In the fourth minute of Apache Dropout’s self-titled release, Sonny Alexandre howls, “Oh my God/Why must I be a teenager?” It’s one of the most memorable choruses on an album with plenty of them. Yet, for all the anger of this epithet, Apache Dropout effectively transports its listeners to one of the most important parts of their pubescent years: the days of discovering the power of rock music and its Important Bands. Judging by their seemingly familiar melodies and choices in tuning, the trio from Bloomington have spent many an afternoon listening to these Bands, watching their archival live footage and reading their biographies. This record – originally released last year as an LP, this year on disc with bonus material -- distills that sense of history into its most dynamic parts and jams it into a compact fuzzy package that demands repeat listens.
Apache Dropout pepper their album with mini-homages to these influential ‘60s psychedelic acts. The Tarzan-esque scream that opens the album could well have been from Roky Erickson and songs like rhythmic “Sylvia” do not feel like they’re of this era. The most obvious homage is “God Bless You Johan Kugelberg,” a stomper that namechecks the Killed By Death curator and author. After keeping the song tight and rhythmic, Alexandre finishes the song with a wild guitar solo full of wild and barely melodic wails that would make Lou Reed proud. These wails back a vocal track that sounds like an old radio broadcast spewing anarchy free-love manifestos like, “There is a generation of visionary, maniac white mother country dope fiend rock and roll freaks who are ready to get down and kick out the jams. All the jams.”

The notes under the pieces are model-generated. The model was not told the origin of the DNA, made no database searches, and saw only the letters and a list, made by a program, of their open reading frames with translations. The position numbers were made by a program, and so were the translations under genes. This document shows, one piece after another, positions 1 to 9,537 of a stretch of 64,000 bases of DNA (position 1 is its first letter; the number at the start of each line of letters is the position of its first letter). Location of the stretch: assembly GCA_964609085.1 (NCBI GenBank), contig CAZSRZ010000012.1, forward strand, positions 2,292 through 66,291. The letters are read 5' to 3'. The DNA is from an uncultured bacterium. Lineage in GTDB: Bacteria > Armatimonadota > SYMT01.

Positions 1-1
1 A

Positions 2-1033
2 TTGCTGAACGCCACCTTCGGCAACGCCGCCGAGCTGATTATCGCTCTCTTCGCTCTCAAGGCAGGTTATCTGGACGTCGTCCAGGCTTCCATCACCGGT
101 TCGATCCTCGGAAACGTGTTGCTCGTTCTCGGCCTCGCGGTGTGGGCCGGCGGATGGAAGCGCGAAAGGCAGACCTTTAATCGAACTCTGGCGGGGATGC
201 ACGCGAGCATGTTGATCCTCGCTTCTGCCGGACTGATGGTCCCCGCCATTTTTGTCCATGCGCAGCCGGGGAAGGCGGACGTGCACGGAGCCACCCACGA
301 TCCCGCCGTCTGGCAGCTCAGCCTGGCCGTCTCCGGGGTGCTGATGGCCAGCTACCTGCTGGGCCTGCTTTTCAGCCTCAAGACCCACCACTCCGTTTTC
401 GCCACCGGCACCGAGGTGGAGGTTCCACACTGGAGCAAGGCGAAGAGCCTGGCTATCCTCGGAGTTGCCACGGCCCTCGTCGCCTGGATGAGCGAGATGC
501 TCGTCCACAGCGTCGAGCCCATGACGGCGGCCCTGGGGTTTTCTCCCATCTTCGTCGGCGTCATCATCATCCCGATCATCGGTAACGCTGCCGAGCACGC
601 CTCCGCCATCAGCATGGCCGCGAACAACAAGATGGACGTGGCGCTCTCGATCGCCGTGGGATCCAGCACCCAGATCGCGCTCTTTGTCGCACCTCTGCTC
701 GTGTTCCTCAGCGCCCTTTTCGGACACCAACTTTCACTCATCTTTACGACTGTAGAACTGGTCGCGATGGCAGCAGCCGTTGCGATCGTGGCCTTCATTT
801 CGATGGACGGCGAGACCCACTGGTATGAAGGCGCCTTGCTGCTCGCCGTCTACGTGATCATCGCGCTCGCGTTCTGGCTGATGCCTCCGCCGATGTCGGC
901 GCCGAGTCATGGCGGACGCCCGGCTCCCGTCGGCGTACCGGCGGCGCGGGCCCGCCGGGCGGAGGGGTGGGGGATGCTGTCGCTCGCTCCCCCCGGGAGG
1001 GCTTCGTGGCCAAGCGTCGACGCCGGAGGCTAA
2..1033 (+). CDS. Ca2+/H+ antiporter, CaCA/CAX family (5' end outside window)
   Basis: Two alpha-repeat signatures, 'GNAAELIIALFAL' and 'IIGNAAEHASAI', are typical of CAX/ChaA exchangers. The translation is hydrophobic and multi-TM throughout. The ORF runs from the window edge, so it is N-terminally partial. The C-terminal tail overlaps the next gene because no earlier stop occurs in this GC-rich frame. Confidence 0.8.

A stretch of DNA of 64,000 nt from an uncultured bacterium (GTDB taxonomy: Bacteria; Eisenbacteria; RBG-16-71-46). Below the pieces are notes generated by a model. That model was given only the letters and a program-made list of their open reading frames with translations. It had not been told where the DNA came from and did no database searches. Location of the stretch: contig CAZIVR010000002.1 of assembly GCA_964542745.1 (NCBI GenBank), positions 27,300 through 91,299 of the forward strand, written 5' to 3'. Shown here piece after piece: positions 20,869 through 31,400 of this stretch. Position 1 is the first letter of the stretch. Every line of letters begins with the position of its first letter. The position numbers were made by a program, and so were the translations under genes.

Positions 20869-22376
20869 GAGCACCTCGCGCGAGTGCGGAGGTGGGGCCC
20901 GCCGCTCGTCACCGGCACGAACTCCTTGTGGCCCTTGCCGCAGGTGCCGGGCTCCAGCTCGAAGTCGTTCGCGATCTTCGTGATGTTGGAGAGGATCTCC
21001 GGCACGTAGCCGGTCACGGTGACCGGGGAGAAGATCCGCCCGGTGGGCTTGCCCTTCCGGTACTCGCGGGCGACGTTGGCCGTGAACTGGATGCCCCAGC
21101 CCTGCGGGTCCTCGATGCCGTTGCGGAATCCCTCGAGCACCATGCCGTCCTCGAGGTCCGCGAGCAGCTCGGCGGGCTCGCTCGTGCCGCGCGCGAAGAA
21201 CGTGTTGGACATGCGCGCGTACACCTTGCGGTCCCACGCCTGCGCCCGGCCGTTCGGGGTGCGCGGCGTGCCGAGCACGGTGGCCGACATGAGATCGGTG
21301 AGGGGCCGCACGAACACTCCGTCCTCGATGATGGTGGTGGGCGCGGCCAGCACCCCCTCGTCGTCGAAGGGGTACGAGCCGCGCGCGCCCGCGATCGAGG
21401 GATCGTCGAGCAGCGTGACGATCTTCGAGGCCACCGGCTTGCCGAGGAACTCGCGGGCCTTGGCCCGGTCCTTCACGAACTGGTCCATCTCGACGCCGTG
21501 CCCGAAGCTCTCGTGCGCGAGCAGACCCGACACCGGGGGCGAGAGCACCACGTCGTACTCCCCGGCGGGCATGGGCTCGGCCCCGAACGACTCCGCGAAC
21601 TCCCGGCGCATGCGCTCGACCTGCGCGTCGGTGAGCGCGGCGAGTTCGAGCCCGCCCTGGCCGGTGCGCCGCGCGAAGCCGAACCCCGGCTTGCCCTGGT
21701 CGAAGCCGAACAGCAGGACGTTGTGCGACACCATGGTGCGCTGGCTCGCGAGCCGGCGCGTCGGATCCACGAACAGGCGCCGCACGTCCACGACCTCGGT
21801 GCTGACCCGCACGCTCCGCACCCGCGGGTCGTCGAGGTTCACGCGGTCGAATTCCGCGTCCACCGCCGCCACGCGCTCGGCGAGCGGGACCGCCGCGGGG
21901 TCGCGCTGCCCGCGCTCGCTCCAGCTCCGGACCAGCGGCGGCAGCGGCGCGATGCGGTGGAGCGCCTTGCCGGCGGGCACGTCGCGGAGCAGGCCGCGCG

Yet, while Apache Dropout may be ready to “kick out the jams,” they diverge from their psychedelic predecessors by avoiding any sort of extended jamming. Even with nine live songs at the back end, the entire 20-song deluxe edition clocks in at under an hour. Although Alexandre releases a formidable vocal howl, his dramatic vocals are the only aspect of the music that even borders on chaotic. All of the songs, even “Kugelberg,” with its wild guitar solo, stay within the blueprint laid by drummer Seth Mahern and bassist Nathan Warrick. Ergo, standout tracks like “Dry Basement” and “Sylvia” are groovy, rhythmic and simple.
From the sounds of the applause breaks between the live tracks, the “dry basement in the USA” is their tried and true live venue. They quip at the end of their show, “The Who is next,” but it’s obvious that there probably aren’t more than 50 people in the crowd. At the end of the live version of “Teenager,” Alexandre jokes, “I can’t smell you enough. Please come closer.” And we hear a public apology from one of them at the end of “(Do the) Splendid Crown” for messing up during the song. While the recordings are almost identical to their already lo-fi studio counterparts, they highlight the punk ethos at the heart of Apache Dropout. If these guys can keep it up, they might just become one of those Important Bands themselves.